Knowing your target audience’s favourite food or taste palette can increases the chances of success for your business. Here are some ideas about the different food preferences of different generations.
Baby Boomers: The Tried and Tested
Born after the Second World War, their generation loves the tried-and-tested flavours of both home cooking and fast food. According to Gordon Food Service’s research, most of them love eating fried chicken, seafood, sandwiches as a major contributor, pasta, Chinese, and Mexican dishes.
However, it’s unlikely they will eat anything experimental and radical. Most of the time, Baby Boomers love their food tasty, beautiful to look at, relatively plenty in quantity, and just “looking normal.”
Generation X: Tradition and Innovation
Having grown with the home-cooked meals of their Baby Boomer parents, Gen-X people tend to prefer both traditional and new, groundbreaking dishes. In fact, they often look for fine dining or traditional-style venues.
According to Hitchcock Farms’s research, Gen-X people love eating fast-food such as pizza and burgers. They find quick-cook meals like mac & cheese still appealing. However, they still love the taste of home-cooked meals and anyone’s culinary abilities.
As this population has gone beyond their middle-aged years, it’s highly likely organic and healthy food regardless of source can be highly appealing to them.
Millennials: Groundbreaking and Exciting
Their generation was the first to maximise everything the world celebrates about the Internet. In fact, Millennial restaurant owners, chefs, and other personalities were the first to discover using different videos and photographs to showcase how exciting food can be — even if it’s still experimental and has an unknown taste for the majority.
In turn, majority of Millennials are willing to eat their traditional pizza, pasta, burgers, and everything fast food (because they grew up on them), and their parents’ home-cooked meals. On the other hand, they will very much give organic, artisan, virtual kitchen or restaurant-cooked meals a shot with almost no hesitation too.
Gen Z: The Next Level of Gastronomic Excitement
If Millennials were the first to maximise the Internet, then Gen-Z kids are the ones reaping the benefits of a safer, secure, and more welcoming Internet. In addition, they’re exposed to the improved methods of food photography, advertising, and experimental ideas that look delectable to their eyes.
According to RGA, Gen-Z and Millennials are two generations directing the trend of specialty food. Because both generations are very open to new flavour palettes and unique restaurant experiences, they’re the ones most likely to order from consumer packaged goods (CPG) brands. These are the virtual kitchens and restaurants you see in social media and are now gaining traction into becoming their own major industry.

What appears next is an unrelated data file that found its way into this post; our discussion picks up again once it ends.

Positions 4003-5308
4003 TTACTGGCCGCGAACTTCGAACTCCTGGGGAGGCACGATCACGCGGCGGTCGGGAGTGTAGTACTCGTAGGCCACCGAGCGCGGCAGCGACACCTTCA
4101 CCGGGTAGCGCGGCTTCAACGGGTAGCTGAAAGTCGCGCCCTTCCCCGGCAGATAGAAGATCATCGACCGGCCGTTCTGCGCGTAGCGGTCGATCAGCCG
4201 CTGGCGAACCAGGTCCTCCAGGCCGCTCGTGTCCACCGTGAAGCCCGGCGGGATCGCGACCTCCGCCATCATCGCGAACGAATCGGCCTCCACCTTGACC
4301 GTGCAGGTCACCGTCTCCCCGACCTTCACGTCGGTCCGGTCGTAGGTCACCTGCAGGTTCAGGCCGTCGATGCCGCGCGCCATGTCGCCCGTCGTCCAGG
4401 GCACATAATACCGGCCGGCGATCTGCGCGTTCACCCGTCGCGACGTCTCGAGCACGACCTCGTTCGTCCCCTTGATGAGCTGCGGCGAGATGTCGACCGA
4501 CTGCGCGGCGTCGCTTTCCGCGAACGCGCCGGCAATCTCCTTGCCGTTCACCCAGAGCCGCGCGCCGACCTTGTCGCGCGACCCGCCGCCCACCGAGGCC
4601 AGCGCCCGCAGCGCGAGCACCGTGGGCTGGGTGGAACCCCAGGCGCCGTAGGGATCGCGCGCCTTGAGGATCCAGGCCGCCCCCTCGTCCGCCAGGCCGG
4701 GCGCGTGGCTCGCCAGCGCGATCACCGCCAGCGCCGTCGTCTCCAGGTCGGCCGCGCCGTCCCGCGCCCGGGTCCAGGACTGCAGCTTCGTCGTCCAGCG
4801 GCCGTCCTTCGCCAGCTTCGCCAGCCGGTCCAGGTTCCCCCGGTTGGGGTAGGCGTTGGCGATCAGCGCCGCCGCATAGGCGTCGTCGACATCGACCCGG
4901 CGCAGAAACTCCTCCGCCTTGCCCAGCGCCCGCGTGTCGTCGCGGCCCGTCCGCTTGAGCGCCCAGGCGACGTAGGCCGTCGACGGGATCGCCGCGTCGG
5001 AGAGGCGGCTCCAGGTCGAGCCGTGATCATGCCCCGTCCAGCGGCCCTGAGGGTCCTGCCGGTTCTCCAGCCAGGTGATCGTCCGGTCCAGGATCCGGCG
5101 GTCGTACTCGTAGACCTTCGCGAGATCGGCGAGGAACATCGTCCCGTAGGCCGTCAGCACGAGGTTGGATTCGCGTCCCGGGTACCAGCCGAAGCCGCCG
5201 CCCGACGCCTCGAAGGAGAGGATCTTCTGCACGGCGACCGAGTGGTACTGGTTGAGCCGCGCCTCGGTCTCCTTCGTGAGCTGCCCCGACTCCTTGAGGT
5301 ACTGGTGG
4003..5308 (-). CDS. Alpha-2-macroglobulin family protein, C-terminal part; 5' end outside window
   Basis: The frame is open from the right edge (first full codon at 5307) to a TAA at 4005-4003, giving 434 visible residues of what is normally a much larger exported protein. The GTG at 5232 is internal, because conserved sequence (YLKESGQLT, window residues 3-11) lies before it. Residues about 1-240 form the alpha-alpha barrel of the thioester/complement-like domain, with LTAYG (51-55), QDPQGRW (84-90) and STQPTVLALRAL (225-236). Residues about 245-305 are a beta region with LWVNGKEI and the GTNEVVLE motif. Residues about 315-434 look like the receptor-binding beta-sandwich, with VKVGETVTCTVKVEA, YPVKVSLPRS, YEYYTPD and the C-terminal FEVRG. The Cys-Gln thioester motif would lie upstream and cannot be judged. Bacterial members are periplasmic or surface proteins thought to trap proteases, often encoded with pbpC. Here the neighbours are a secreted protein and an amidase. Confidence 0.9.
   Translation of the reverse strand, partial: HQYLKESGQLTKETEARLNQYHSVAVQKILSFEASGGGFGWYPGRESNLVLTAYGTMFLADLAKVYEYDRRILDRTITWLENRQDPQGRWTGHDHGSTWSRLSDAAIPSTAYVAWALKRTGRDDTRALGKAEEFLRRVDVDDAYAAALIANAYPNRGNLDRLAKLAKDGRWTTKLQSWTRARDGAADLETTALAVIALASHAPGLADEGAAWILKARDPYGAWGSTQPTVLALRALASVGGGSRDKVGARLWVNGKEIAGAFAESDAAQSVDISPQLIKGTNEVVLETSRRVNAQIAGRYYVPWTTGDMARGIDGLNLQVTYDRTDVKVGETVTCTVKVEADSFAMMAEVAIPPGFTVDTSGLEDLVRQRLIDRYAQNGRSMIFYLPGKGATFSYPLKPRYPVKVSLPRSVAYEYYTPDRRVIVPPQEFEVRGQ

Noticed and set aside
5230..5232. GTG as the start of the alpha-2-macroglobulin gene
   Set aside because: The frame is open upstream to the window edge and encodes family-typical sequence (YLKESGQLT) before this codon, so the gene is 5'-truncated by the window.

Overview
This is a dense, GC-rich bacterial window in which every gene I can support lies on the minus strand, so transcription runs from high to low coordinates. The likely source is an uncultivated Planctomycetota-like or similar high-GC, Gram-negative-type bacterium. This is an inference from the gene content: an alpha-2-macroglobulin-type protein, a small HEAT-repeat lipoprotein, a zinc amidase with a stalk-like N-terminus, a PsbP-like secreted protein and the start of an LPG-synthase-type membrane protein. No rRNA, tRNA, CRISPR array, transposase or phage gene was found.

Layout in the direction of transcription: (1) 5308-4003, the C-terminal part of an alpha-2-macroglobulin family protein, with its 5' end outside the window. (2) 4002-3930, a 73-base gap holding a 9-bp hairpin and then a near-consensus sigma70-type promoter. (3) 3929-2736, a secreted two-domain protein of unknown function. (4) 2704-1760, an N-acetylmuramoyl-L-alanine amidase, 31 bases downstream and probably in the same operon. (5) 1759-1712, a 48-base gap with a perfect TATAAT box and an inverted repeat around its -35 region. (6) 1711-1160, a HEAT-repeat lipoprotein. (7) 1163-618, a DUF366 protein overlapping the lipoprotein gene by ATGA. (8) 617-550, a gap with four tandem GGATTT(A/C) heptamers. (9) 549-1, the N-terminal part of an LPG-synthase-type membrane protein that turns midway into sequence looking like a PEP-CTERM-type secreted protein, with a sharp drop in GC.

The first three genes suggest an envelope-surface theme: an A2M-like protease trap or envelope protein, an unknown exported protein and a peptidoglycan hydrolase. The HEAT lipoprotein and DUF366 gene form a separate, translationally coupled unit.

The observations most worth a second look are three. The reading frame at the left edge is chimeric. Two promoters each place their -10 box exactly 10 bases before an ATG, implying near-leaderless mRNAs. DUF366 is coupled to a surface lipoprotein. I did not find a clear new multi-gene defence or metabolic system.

User-Friendliness Measurement Scale
If you’re reading this post, then you’ve definitely been exposed to new technology as a child. However, Baby Boomers have yet to touch computers except possibly past their middle age. Gen-X people are mostly familiar with computers, but a great part of their population might have similar technical difficulties as Baby Boomers.
If you have a restaurant website that has complex navigation, it might be too challenging for Baby Boomers or some Gen-X audiences to use. Then again, these two generations are most likely to fish for restaurant phone numbers or emails to contact and secure an order from your restaurant.
Knowing your audience helps you determine the right user-friendliness and technical detail your restaurant website, app, and other online channels should have. Here are a few pointers that can help you make the best design decisions.
Detailed Tutorials Are a Must
For Baby Boomers, instructional text such as “click,” “call,” “type,” and other similar verbs can help them understand what to do next. It can be difficult for many of them to comprehend a great many links on your restaurant website. Therefore, guiding them by telling them where to click, who to call, or what to do next is imperative.
Some Gen-X customers might find this helpful for themselves as well. Detailed tutorials can make it easy for them to order from your website or application. The best way to know if your website is friendly to these two generations is to use a test case before implementing your website and app design.
A Single Detailed Instruction is Enough